The burly motor is connected to an 8-speed transmission that is very smooth, and can be manually controlled by two buttons on the steering wheel. The buttons certainly aren’t meant for sporting—they are a bit slow, and kind of cumbersome to use, but will get the job done if towing or driving through a mountain pass.

Also, in lieu of a traditional gear selector lever, Dodge/Ram/Chrysler products are starting to introduce a rotary gear selector.

What I had forgotten about driving large vehicles is how they handle—there was so much more body roll than I remembered that I was a little bit nervous to take a sweeping overpass with narrow lanes at speed. The ride was also a bit jostling, but driving down 22nd Street in Tucson is jostling in a Rolls Royce, so maybe that’s not very representative of what everyday driving would be like.

I loved the way the truck looks and its power. Unfortunately, for the eco-friendly or the budget conscious, the fuel economy isn’t spectacular. The Ram is probably pretty comparable to other V8 pickups in the segment, and is more efficient than trucks used to be, but at 15 mpg city/22 mpg highway/17 mpg combined, it isn’t exactly a fuel sipper. It’s a chugger.

EPA gas mileage estimates: 15 city, 22 highway, 17 combined.

EPA gas mileage estimates: 15 city, 22 highway, 17 combined.

On the whole, I really found the Ram 1500 Express a compelling package. This truck has the look I like, enough basic technology to fulfill my needs, and was fun to drive. For young people that may be starting their own business or need to really tow something a crossover can’t handle, I don’t think they should be disappointed the Ram is the cheapest truck option out there.

Subaru Showdown: 2015 Forester vs. 2014 XV Crosstrek

Subaru has long been the black sheep of Japanese automakers—just popular enough to be sufficiently well know by consumers, but different enough to never quite fit in with the likes of Honda, Toyota and Nissan.

IMG_1878With each new generation that Subaru unveils, they inch closer to the mainstream in look and appeal while retaining their core values of practicality and all-wheel drive ability that have set them apart from others for a long time.

When I visited the Subaru lot in Tucson a few weeks ago, I was shocked at how easy it was to find multiple models that slotted in below the $25,000 mark. Specifically, the Impreza, XV Crosstrek and Forester stickered for less than the $25k price cap, but I thought the crossovers (the XV Crosstrek and Forester) more compelling options, so I drove them both and left the Impreza out this round.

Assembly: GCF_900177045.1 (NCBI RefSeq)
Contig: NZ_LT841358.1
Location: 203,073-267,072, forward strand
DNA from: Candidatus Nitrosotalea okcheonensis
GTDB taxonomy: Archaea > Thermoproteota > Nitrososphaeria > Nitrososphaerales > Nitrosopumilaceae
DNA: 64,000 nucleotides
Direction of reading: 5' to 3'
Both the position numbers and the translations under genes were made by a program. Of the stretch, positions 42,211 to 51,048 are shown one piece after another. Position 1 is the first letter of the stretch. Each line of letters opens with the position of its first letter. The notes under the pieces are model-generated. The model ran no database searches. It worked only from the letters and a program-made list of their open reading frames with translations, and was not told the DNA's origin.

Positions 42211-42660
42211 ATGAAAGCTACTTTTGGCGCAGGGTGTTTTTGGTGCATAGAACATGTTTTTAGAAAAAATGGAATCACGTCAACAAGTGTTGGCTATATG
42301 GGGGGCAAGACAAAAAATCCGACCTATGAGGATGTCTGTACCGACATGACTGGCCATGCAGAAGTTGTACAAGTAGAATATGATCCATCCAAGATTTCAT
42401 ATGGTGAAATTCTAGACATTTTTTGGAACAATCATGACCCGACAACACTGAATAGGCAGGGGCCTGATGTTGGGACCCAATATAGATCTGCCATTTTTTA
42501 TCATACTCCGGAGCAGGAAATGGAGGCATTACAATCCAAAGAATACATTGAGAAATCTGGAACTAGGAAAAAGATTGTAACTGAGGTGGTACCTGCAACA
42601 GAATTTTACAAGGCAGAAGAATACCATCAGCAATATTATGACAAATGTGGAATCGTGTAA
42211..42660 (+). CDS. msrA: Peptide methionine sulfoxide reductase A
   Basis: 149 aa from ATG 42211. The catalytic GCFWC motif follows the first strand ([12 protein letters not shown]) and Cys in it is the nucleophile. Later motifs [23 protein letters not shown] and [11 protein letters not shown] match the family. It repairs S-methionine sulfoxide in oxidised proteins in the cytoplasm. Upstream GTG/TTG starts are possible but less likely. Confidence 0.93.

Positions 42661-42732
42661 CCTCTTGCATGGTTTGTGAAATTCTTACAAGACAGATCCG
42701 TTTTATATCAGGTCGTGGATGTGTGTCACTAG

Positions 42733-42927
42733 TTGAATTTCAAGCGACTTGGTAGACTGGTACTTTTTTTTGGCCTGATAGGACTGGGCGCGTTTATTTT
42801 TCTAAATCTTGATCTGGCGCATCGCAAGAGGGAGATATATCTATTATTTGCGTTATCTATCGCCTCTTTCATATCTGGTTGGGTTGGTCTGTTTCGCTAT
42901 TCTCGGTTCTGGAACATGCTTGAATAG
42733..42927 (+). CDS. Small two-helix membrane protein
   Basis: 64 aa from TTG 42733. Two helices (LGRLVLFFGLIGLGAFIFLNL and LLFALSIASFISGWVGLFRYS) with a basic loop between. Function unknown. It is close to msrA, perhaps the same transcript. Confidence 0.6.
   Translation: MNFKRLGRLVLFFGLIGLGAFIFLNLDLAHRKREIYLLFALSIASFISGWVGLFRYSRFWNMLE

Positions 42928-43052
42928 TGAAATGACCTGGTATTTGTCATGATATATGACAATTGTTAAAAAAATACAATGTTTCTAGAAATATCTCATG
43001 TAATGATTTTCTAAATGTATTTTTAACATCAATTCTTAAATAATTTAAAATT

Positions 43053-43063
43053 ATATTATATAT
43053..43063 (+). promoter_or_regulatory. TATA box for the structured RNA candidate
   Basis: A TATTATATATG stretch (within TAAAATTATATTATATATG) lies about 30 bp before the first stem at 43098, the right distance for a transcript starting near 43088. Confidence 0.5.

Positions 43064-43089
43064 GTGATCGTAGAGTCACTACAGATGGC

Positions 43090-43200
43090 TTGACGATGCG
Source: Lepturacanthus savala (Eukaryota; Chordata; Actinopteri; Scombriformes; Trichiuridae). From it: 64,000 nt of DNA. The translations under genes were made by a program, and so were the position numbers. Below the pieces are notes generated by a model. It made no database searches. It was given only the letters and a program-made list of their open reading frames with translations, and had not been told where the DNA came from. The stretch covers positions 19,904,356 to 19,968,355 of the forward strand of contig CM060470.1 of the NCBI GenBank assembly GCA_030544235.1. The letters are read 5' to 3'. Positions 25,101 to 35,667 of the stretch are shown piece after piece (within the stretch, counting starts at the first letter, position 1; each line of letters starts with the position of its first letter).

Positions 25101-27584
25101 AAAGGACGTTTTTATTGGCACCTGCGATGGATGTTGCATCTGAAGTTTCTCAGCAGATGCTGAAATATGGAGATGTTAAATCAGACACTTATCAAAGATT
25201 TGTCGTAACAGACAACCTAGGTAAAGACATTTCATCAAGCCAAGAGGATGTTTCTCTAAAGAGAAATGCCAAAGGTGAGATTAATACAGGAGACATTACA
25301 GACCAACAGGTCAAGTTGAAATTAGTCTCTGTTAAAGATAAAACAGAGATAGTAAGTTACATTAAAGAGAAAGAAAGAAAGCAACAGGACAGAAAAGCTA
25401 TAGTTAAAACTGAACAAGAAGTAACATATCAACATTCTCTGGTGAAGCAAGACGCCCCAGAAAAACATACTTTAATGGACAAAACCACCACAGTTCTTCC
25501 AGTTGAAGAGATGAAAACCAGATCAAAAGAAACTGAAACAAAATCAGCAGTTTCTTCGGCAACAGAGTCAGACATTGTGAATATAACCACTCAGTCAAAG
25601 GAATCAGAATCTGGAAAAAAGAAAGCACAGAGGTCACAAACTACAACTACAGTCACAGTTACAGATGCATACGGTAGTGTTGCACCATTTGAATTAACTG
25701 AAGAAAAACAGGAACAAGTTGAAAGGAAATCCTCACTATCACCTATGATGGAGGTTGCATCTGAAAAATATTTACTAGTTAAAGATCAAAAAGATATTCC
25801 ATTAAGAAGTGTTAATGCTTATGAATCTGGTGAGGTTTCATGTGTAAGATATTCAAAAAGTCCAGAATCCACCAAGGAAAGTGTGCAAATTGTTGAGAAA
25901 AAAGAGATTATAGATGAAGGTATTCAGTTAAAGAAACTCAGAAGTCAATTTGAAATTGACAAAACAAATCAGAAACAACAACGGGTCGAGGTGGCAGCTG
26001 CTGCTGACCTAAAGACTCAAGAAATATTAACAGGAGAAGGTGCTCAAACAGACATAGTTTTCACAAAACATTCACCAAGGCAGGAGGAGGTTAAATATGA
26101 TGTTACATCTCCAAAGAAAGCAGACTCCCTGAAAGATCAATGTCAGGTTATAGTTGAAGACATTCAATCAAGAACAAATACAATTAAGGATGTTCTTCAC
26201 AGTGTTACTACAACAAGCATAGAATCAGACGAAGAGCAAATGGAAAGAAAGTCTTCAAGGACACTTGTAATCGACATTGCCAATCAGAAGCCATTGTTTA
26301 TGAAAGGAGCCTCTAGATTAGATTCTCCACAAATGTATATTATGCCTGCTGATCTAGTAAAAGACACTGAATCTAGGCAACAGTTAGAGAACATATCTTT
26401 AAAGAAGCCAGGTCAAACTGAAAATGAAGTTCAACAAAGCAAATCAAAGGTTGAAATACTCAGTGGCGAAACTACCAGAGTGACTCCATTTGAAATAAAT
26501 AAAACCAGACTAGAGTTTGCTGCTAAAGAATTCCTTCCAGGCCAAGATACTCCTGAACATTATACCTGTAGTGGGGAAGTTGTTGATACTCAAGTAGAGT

2015 Subaru Forester

2015 Subaru Forester

2014 Subaru XV Crosstrek

2014 Subaru XV Crosstrek

The instrument cluster is identical in both cars.

The instrument cluster is identical in both cars.

Both cars come with standard all-wheel drive (Subaru’s claim to fame and differentiation from competitors), bluetooth phone connectivity, USB and auxiliary inputs, 17-inch alloy wheels, and other typical accouterments found across the board. These cars actually have identical stereo interfaces, instrument clusters, steering wheels and general controls (HVAC, windows, mirrors, etc.).

The radio and HVAC controls are also identical in the Forester and XV Crosstrek.

The radio and HVAC controls are also identical in the Forester and XV Crosstrek.

What separates these cars truly is packaging: the Forester is a slightly larger, more upright and conventional crossover. It has a larger engine and slightly higher entry price to compensate for the additional real estate and grunt. The XV Crosstrek is the smaller, swoopier little brother that comes with less power and a marginally lower price than its big sibling.

The color information screen in the Forester is a feature the XV Crosstrek does not have.

The color information screen in the Forester is a feature the XV Crosstrek does not have.

There are only three differences in interior features that set these particular cars apart. The XV Crosstrek I drove had heated seats, and the Forester didn’t. But the Forester had a backup camera (standard on all models, optional on XV Crosstreks) and a handy color screen above the stereo controls that shows realtime MPG data, trip information, radio settings, etc. That’s it—three small conveniences, none of which are real deal breakers making one or the other a clear choice.

The two even match up closely in fuel efficiency. The XV Crosstrek just beats out the Forester by one mpg all around:

The Forester's EPA gas mileage estimates: 24 city, 32 highway, 27 combined.

The Forester’s EPA gas mileage estimates: 24 city, 32 highway, 27 combined.

The XV Crosstrek's EPA gas mileage estimates: 25 city, 33 highway, 28 combined.

The XV Crosstrek’s EPA gas mileage estimates: 25 city, 33 highway, 28 combined.

These cars are as close to being identically outfitted as they can be, and because of that, there are a few important numbers to consider then: